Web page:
The Role of Soil Management in Minimizing Water and Nutrient Losses from the Urban Landscape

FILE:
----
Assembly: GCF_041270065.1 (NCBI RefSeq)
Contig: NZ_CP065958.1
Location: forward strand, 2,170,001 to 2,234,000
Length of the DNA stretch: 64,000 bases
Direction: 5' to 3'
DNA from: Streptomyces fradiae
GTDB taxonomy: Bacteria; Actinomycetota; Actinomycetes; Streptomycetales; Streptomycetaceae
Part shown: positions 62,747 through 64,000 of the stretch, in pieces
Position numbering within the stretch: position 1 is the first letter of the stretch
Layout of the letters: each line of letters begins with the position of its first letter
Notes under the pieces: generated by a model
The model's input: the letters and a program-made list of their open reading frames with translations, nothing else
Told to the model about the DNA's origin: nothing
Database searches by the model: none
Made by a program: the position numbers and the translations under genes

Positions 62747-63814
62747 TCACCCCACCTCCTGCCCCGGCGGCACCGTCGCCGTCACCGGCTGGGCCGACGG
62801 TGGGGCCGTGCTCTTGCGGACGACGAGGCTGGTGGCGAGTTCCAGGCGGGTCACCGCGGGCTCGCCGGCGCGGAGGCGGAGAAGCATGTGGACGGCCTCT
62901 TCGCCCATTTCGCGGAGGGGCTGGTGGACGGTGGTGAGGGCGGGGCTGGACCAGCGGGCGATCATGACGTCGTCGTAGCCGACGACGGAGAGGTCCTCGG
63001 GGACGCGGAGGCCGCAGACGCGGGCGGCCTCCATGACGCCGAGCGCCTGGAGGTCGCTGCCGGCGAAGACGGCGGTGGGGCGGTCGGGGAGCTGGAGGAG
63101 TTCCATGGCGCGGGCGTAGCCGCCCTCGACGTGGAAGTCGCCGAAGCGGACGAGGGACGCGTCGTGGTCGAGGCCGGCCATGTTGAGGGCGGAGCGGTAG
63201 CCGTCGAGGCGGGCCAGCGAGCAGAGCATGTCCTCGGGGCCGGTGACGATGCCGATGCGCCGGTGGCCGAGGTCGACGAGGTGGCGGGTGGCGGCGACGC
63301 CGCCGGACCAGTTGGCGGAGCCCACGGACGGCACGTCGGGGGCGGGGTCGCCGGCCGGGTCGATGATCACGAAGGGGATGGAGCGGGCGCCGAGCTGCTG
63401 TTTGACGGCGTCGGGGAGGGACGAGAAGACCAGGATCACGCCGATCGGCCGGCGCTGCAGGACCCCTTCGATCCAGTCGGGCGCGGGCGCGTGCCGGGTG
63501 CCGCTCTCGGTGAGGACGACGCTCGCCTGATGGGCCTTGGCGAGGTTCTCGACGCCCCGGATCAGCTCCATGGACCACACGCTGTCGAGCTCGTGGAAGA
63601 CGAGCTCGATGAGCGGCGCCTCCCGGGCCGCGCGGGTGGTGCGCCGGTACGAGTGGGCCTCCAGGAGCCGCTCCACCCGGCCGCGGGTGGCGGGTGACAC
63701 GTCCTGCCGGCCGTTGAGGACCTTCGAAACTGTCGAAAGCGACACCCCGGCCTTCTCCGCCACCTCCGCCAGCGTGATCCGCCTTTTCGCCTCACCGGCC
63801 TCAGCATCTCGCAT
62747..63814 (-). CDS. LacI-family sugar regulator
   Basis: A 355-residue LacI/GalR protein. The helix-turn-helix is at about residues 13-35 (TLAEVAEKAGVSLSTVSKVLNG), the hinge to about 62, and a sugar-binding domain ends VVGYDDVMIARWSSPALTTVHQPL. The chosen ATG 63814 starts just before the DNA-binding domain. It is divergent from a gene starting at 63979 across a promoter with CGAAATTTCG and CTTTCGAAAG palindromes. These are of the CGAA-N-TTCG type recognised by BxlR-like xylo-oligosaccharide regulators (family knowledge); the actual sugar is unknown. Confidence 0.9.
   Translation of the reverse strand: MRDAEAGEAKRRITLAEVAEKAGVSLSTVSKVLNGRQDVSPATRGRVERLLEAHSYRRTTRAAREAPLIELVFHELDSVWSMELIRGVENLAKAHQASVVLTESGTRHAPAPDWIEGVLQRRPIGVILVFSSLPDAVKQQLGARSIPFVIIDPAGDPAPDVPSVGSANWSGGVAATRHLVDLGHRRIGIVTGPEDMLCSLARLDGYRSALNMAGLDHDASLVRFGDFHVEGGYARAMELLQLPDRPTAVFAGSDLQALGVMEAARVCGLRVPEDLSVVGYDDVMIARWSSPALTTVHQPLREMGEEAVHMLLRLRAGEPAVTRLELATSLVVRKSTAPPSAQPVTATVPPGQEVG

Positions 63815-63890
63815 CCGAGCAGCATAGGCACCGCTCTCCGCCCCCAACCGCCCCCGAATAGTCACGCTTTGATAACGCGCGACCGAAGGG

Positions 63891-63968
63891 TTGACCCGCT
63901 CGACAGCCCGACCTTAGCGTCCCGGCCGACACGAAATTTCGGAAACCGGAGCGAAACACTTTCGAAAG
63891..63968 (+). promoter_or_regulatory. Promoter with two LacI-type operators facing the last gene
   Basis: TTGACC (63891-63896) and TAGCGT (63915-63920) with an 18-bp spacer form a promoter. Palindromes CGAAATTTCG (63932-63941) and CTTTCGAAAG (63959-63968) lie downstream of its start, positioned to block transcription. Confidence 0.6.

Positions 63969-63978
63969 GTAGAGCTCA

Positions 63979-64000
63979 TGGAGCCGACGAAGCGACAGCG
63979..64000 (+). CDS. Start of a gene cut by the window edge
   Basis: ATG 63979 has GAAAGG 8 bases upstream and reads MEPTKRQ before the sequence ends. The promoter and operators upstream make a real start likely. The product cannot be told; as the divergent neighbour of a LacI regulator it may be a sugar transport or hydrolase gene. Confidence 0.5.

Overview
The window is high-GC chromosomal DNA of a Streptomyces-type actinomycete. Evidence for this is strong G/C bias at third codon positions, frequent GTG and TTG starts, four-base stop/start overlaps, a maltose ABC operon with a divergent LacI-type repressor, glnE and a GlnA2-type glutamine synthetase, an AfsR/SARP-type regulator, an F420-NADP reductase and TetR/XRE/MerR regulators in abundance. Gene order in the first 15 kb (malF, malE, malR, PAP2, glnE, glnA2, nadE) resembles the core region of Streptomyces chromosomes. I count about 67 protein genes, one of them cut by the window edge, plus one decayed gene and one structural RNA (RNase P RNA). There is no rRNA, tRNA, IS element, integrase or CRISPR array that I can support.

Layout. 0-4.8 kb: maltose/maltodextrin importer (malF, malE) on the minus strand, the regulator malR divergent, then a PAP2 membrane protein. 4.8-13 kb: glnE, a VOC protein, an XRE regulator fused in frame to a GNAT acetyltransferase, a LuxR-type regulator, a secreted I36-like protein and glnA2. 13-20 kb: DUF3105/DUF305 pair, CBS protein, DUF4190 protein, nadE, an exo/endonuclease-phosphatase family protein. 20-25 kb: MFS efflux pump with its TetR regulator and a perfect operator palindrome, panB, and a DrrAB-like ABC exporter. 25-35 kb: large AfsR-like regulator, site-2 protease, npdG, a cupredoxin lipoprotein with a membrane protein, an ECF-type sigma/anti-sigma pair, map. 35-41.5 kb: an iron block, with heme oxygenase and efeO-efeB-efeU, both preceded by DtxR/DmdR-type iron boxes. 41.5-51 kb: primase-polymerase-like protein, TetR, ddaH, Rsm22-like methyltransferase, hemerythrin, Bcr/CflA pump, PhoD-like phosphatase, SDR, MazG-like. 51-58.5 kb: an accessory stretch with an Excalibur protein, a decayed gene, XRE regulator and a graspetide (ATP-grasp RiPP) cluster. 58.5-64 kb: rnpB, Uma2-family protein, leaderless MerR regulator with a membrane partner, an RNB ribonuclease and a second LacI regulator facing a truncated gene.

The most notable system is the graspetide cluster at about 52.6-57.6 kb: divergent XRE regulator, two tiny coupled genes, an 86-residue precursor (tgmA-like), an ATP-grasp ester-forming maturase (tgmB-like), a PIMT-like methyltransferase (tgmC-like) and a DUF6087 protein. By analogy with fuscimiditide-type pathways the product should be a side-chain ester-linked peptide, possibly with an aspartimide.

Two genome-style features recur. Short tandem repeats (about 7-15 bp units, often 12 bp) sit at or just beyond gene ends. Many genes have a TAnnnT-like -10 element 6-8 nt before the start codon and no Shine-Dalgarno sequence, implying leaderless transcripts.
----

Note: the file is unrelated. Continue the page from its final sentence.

Figure 2. Fill sand is typically added to a construction site to raise the elevation, resulting in the burial of the native soil profile. In this picture, note that various fill materials were applied in layers to establish the final grade.Soil is the most important building block of a healthy, attractive landscape, serving many important physical, chemical, and biological functions. Soil provides a physical substrate for plant support and holds nutrients and water for plant use. It also facilitates groundwater recharge (water moving from surface water to groundwater) and provides long-term storage for organic matter. Soil also provides a habitat for microorganisms that aid in the transformation and availability of nutrients. Soil is an integral part of any ecosystem, but urbanization often changes soils in ways that negatively affect plant development. Soils in urban areas may have reduced water infiltration, resulting in increased runoff and increased potential for nutrient losses. Homeowners in urban areas often overcompensate for poor planting conditions by applying inappropriate amounts of fertilizer and water. These practices eventually lead to nutrient losses through stormwater runoff or soil leaching, and these lost nutrients negatively impact groundwater and ecosystems in nearby springs, streams, and water bodies. This 6-page fact sheet was written by George Hochmuth, Laurie Trenholm, Esen Momol, Don Rainey, Claire Lewis, and Brian Niemann, and published by the UF Department of Soil and Water Science, November 2013.